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The impact of COVID-19 on Australian universities

October 23, 2021
Editor(s): Daniel Li
Writer(s): Yasindu Athauda, Julia Hu, Vickram Mehtaanii

The education and training sector has long played an important role in the Australian economy, with a direct contribution of over 130 billion AUD. The tertiary education sector, in particular, has established a global repute for its excellence, developing into one of the preferred destinations for students across the world.

However, as the COVID-19 pandemic swept across the world, schools and universities had to shift to virtual teaching, introducing a new set of challenges. In particular, border closures meant that international students who were offshore at the time were unable to enter the country. In 2019, international students comprised of over 20% of the student population, and Australia reported by far the highest ratio of international students per capita in the world. Thus, border closures were bound to have a considerable effect on the tertiary education sector.

Melbourne Airport: Lenders stand by aviation hub as earnings slump | Herald  Sun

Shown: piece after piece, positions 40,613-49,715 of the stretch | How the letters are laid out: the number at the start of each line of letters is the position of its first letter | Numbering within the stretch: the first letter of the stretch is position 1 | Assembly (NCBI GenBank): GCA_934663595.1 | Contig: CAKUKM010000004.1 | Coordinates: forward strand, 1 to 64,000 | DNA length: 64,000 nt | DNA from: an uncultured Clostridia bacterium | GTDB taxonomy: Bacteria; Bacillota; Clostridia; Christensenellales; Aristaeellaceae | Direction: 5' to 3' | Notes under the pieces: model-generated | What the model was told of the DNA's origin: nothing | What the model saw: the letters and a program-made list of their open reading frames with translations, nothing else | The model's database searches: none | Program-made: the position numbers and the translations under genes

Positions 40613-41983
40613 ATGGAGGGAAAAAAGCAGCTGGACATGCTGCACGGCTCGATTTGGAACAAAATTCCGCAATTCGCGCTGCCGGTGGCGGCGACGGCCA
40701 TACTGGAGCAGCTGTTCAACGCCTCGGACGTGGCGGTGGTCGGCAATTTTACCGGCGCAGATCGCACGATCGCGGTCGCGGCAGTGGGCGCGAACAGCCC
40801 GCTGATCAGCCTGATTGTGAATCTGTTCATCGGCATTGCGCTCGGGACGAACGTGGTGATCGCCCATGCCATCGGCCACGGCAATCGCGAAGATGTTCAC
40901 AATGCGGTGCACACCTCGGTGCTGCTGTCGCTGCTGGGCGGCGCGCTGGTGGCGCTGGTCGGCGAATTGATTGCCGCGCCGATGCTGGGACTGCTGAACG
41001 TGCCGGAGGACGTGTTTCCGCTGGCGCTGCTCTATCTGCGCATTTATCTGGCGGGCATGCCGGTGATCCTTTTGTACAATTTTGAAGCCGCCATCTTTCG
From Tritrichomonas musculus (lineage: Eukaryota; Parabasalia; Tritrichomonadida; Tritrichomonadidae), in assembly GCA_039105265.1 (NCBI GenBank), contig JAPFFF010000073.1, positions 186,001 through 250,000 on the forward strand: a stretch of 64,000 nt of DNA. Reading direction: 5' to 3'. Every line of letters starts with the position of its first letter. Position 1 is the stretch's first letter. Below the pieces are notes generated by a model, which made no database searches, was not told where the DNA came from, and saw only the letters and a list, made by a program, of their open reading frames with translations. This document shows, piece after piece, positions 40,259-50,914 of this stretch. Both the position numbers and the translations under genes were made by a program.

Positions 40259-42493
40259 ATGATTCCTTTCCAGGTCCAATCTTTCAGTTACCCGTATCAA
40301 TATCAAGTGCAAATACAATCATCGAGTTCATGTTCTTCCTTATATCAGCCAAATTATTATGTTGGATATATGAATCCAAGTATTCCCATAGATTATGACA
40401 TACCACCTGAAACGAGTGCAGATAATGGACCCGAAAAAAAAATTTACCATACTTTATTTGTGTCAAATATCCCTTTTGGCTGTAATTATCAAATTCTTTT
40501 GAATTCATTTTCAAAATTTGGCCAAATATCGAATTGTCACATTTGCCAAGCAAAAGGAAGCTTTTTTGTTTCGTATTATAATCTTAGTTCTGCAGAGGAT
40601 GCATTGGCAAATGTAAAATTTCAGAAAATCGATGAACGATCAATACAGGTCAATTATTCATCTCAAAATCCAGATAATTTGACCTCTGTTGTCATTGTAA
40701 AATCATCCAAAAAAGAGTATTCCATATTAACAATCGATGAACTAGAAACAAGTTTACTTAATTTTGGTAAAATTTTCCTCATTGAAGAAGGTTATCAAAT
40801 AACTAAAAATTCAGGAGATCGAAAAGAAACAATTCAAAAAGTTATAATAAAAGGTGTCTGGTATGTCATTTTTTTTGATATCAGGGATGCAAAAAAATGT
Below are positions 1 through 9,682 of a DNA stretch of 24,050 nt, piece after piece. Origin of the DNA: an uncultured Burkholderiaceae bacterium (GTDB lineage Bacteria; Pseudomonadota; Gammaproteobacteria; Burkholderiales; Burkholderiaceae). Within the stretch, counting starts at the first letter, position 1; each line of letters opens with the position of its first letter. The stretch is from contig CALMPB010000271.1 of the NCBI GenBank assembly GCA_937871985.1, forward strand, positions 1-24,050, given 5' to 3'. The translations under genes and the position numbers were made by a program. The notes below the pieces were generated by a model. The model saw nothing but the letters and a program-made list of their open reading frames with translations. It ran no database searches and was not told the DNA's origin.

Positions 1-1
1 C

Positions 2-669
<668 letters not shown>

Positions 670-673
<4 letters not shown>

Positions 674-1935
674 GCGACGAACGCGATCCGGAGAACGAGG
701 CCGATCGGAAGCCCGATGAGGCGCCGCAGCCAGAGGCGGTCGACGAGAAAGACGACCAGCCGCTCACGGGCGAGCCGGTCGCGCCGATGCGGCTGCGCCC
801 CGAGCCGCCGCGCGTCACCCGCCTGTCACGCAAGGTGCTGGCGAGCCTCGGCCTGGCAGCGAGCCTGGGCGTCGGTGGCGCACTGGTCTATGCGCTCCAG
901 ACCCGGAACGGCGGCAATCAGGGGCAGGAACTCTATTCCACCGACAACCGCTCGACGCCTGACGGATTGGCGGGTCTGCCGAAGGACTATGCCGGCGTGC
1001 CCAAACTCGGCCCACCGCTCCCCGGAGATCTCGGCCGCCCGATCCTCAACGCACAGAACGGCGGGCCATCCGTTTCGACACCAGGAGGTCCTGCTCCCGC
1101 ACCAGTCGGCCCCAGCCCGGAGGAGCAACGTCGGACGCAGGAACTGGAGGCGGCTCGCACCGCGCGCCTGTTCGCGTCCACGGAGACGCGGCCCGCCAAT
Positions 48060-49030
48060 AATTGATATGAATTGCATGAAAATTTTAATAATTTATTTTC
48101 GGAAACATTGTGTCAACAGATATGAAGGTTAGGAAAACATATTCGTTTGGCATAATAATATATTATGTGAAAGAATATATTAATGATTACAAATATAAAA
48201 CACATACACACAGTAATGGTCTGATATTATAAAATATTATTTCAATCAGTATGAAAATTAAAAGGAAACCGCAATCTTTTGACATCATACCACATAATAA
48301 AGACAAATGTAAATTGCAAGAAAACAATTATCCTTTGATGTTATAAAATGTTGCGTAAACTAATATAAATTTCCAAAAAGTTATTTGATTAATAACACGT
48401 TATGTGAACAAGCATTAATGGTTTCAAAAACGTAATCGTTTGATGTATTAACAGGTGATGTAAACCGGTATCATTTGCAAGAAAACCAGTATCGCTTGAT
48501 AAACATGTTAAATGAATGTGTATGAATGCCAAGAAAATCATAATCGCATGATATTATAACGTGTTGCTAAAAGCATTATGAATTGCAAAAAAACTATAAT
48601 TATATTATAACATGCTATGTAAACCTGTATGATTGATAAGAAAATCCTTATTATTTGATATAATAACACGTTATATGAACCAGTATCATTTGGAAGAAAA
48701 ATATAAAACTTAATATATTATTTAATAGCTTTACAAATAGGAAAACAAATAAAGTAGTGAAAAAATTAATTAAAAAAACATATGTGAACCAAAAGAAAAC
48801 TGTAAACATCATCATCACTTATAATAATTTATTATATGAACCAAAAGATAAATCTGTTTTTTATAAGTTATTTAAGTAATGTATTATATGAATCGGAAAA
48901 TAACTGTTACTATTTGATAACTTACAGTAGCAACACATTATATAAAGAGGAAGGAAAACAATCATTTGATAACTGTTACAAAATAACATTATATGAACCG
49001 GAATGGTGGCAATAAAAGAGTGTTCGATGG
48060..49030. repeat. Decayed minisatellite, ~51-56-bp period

Inability to enter Australia has led to many international students choosing other study destinations, causing a drop in foreign student enrolments which has led to a loss of around 18 billion AUD to the overall economy.

Various universities have implemented measures to retain and continuously attract foreign students. Firstly, universities have smoothly transitioned into virtual learning, providing an array of online and dual-delivery models which has allowed the academic teams to carry out high quality teaching. The online learning has also been supplemented with multiple social and virtual and networking events, enabling off-campus students to continue to engage with their peers. Universities have also provided financial support for the students, including fee rebates for students studying off-campus as well as grants for both domestic and international students affected by COVID-19.

Yet, despite the measures, many international students have expressed their frustration of being unable to enter Australia, with some students transferring out to universities in other countries. Thus, the news about the border reopening will be welcomed by international students across the world.